Tampa Bay Lightning
Lightning have veteran leaders to lean on for playoff run
Tampa Bay Lightning

Lightning have veteran leaders to lean on for playoff run

Published Apr. 16, 2015 1:09 p.m. ET

TAMPA, Fla. -- It's the same game, but the temperature rises.

It's the same stage, but the spotlight is different.

This brand of hockey is still like watching sprint cars on ice, this a game of bruises and blurs. But there's something about the postseason that produces a special buzz.

The Tampa Bay Lightning will make their second consecutive appearance in the Stanley Cup Playoffs, but they're searching for their first postseason victory under coach Jon Cooper. A quick exit in the Eastern Conference quarterfinals against the Montreal Canadiens last year offered lessons. They say they're more prepared to ace the test before them, which begins with Game 1 against the Detroit Red Wings on Thursday night at Amalie Arena.


But what does it take to survive hockey's Hunger Games?

What's required to make the most of these weeks ahead?

"I don't know if it's one thing," Lightning center Brian Boyle said. "You draw up X's and O's and power plays and penalty kills. And ultimately, it's the will, no matter what it is."

Boyle should know something about will. He was signed last July for this moment. He's a veteran of 58 postseason games with the New York Rangers, experience that includes an appearance in the Stanley Cup Final last year. He has posted a combined 10 assists and 19 points in four postseason berths.

Boyle's favorite postseason memory is beating the Canadiens in Game 6 of the Eastern Conference Finals to earn that chance to dance for Lord Stanley's Cup. Then, he witnessed how to survive in the thick of struggle, all the way up until falling three games short against the Los Angeles Kings.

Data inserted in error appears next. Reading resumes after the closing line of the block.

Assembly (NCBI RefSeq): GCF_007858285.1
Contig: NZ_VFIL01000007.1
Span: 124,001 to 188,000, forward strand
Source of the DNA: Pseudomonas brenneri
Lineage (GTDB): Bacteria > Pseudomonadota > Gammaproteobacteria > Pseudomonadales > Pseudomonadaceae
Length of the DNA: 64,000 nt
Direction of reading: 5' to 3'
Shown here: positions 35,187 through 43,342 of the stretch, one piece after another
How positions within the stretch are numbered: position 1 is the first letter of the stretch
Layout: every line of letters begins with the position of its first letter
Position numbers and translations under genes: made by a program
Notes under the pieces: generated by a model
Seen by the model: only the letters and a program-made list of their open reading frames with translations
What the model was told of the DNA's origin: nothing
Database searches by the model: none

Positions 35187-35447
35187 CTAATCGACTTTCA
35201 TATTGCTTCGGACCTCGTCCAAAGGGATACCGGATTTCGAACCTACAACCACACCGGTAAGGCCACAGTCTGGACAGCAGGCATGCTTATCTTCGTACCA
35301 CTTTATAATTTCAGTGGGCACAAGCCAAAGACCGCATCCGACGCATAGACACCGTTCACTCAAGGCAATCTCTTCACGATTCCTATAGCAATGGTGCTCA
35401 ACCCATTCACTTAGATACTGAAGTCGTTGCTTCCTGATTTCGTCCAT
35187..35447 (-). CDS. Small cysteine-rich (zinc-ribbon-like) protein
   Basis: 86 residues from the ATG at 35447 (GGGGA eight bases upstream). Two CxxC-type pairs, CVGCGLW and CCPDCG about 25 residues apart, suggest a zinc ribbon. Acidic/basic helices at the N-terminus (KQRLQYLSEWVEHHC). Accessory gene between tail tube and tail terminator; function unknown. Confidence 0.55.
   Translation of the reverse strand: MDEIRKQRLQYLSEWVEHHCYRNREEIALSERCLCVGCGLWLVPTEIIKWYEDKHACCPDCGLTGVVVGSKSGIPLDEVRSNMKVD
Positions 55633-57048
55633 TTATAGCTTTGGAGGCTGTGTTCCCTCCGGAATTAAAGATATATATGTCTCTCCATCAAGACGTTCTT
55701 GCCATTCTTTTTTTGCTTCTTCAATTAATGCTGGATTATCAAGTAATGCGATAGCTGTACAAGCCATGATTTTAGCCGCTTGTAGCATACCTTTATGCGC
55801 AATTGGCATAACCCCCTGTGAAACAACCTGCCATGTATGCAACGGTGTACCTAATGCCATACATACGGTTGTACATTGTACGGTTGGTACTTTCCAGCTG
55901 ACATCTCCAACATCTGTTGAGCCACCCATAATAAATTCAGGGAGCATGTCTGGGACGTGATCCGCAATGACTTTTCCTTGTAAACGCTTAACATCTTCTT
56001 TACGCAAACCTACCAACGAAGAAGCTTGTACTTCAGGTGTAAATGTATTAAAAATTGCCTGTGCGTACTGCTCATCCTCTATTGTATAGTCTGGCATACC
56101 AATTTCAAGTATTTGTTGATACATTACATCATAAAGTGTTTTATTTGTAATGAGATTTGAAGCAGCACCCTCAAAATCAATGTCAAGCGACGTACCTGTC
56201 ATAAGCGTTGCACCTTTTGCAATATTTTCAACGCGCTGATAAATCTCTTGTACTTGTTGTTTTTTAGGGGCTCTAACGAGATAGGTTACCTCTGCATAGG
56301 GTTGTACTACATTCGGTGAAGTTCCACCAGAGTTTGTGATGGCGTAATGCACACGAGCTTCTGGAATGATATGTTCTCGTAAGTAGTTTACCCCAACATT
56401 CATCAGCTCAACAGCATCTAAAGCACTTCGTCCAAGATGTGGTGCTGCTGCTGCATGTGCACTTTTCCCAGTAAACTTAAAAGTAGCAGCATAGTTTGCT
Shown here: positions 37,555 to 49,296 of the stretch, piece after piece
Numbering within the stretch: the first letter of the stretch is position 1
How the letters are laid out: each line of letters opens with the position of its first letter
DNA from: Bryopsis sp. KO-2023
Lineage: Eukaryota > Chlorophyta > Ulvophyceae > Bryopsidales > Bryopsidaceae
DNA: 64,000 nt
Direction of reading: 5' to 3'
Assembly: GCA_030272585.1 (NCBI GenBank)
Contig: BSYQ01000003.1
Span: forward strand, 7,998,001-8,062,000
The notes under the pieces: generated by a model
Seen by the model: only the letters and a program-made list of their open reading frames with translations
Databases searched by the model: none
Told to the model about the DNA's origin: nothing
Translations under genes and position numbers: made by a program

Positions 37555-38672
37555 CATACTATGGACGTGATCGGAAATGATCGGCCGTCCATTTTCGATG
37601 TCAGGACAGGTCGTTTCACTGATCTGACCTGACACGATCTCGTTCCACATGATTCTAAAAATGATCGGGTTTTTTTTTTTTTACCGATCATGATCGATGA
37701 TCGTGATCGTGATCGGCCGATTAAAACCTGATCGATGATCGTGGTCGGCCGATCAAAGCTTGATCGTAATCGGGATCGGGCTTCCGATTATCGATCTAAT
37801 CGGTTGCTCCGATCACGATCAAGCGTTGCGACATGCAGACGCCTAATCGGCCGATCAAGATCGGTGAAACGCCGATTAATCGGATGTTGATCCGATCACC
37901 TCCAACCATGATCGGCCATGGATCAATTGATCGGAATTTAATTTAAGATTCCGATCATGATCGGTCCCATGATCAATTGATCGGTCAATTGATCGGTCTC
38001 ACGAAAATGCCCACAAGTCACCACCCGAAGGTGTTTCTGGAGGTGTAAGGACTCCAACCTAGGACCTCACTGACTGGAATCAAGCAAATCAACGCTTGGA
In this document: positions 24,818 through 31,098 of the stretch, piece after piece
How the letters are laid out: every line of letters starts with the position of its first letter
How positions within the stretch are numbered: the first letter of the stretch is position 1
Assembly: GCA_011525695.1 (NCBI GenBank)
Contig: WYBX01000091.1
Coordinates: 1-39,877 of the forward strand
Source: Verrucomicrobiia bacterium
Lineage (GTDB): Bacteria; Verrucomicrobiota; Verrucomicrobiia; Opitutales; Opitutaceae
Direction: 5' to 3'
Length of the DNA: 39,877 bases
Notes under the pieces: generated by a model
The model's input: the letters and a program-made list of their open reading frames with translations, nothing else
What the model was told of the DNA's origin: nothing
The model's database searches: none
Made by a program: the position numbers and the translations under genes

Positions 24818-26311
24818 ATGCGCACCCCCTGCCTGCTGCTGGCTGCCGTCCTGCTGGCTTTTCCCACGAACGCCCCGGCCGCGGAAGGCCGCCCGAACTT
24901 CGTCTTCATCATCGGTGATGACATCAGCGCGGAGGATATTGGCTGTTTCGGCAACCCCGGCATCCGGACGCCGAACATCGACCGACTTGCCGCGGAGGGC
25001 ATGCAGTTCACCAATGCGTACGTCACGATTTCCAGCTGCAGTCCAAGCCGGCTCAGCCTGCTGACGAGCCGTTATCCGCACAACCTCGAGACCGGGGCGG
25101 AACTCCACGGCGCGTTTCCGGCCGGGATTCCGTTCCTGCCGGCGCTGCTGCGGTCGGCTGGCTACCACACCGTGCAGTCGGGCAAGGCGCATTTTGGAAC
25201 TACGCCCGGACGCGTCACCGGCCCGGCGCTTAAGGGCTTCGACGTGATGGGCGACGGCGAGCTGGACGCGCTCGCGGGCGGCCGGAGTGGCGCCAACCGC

"There are always injuries," Boyle said. "There are always things you guys won't know about -- the will and the unity of a team, guys sticking together."

Defenseman Braydon Coburn knows a thing about sticking together, too. Like Boyle, he was acquired to help the Lightning develop thicker skin for the playoffs. Coburn is a veteran of 72 postseason games with the Philadelphia Flyers, experience that includes an appearance in the Stanley Cup Final in 2010. He has posted a combined 21 assists and 23 points in six postseason berths.

Coburn's favorite postseason memory is roaring back from a three-games-to-none deficit against the Boston Bruins in the 2010 Eastern Conference semifinals. Most left the Flyers for dead. But Coburn's bunch kept chip, chip, chipping away: A 5-4 overtime victory in Game 4, a 4-0 victory in Game 5, a 2-1 victory in Game 6, a dramatic 4-3 victory in Game 7 after falling behind 3-0 in the first period.

"There are so many factors, it's hard to hammer down on one particular thing," said Coburn, gained in a trade in March. "You need a lot of things to go right for the team to move on, and it starts with special teams, goaltending, discipline. There's no one aspect of the game that I feel you can really have compromised and still move on, especially with the parity of all the teams in the playoffs."

Because of the parity, because of the razor-thin difference between survival and seeing Cup dreams die, the Lightning will lean on players like Boyle and Coburn. Same goes for defenseman Anton Stralman, who has played in 55 postseason games. Same with winger Brenden Morrow, who has appeared in 94.

Yes, by any definition, this is still hockey.

But anyone who assumes this is business as usual, well, the joke's on them.

You can follow Andrew Astleford on Twitter @aastleford or email him at aastleford@gmail.com.


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